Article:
Juba (AFP) - A quarter of a million children face starvation in war-torn South Sudan, with an end to the 18-month conflict as distant as ever, the expelled UN aid chief warned Tuesday.
Tabu's responsibilities are many. She wakes up early in the morning, sweeps the compound, and walks long distances through the busy roads to fetch water. The place Agnes collects water is not safe, and the water source is dirty.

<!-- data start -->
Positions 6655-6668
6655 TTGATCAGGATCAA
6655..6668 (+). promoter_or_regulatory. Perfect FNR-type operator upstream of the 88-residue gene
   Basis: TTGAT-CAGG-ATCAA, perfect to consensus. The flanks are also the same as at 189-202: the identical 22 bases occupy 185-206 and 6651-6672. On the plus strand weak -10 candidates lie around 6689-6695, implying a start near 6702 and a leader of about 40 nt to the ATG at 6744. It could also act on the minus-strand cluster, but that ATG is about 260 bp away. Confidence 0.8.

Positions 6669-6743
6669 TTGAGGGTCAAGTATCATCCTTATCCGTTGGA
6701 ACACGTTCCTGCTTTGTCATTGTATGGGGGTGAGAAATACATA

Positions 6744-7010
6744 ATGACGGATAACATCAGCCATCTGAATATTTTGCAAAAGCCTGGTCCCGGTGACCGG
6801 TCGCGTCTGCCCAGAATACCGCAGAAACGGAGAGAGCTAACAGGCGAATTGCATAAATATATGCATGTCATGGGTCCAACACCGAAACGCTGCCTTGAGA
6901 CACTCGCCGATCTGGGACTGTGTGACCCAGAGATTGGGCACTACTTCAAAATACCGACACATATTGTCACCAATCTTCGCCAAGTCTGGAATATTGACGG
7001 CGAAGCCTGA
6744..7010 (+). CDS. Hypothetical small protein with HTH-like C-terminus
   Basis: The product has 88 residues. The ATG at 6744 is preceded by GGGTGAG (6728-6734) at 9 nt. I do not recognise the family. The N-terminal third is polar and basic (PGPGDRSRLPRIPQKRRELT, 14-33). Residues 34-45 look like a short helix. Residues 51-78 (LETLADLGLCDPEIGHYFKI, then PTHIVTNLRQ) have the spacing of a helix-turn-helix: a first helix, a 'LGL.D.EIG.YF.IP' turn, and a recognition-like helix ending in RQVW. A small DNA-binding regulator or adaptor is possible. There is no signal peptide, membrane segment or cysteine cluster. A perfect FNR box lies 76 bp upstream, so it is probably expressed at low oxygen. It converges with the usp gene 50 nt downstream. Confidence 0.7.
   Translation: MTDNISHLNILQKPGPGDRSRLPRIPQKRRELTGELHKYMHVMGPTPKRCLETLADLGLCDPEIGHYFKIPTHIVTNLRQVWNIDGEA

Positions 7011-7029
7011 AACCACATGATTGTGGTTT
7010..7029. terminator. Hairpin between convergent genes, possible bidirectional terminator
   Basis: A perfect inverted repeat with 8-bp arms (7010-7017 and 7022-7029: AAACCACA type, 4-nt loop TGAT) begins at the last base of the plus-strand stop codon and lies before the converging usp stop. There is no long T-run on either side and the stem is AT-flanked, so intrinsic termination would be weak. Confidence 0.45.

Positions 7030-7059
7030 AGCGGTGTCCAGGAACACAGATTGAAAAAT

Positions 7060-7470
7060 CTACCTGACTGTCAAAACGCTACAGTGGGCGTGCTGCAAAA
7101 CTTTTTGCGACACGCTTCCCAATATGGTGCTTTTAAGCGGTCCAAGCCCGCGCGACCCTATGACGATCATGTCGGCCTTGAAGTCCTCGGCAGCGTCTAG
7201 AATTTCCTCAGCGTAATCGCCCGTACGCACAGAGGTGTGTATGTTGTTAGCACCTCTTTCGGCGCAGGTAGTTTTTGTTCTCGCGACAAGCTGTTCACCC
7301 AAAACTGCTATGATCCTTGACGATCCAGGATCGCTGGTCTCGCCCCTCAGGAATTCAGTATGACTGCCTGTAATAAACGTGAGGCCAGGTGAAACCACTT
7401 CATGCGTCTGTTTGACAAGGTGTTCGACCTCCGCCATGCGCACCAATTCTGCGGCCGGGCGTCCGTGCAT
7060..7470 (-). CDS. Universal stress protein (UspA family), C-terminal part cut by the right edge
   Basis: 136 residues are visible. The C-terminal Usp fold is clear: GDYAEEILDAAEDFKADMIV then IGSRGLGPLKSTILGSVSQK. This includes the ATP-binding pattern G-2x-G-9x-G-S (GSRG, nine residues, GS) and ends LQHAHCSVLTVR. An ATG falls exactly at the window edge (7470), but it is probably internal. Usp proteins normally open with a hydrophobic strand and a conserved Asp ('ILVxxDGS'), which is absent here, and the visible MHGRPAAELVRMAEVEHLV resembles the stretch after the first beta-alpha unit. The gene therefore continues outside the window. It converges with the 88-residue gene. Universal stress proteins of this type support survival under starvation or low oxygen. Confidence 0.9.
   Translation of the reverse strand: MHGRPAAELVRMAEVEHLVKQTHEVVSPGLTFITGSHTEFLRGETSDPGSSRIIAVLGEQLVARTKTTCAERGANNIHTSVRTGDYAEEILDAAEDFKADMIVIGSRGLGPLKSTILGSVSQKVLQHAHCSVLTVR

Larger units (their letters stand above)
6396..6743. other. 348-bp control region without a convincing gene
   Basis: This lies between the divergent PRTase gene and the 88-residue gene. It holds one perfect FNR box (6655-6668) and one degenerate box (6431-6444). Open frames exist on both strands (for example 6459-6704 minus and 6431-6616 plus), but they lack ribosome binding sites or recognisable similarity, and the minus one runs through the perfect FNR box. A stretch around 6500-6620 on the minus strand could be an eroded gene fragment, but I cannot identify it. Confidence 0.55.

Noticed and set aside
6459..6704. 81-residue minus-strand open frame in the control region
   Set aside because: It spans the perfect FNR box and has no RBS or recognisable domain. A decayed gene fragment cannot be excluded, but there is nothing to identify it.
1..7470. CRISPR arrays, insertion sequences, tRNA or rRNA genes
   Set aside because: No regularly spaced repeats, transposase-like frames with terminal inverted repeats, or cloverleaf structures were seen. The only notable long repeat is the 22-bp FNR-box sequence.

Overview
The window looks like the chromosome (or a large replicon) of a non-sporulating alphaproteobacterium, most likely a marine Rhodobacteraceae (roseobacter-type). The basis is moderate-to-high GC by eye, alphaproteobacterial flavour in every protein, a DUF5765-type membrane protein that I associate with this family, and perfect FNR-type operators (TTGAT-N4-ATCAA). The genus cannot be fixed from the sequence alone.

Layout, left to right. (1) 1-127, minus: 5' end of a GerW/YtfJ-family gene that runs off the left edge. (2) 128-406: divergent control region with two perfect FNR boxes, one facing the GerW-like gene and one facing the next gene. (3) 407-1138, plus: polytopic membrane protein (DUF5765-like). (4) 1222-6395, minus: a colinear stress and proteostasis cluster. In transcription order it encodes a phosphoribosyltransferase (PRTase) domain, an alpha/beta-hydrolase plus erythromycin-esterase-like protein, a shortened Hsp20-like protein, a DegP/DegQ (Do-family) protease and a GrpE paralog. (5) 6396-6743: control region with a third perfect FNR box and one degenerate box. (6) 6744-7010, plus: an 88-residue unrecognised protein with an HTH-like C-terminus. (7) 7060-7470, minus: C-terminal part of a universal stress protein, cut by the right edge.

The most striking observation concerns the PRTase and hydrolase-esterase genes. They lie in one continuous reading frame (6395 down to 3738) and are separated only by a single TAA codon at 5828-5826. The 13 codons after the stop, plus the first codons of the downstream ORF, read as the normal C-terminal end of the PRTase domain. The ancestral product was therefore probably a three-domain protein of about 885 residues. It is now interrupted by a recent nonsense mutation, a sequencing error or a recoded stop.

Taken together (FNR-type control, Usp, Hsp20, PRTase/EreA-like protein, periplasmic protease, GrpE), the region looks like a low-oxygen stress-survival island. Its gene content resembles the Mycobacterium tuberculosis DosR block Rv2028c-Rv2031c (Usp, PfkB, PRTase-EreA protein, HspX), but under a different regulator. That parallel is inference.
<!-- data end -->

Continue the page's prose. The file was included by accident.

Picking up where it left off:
It's where we're from.
It's where we learned who we were and who we were not.
It's where our dreams first took shape.
Young and old, male and female these 300 former rebels, soldiers, farmers, and mothers hailing from different ribes, had all been vetted for the $5.00/month job of providing peace and security on a daily basis. Their faces radiated an optimism that their tired, worn out clothes did not.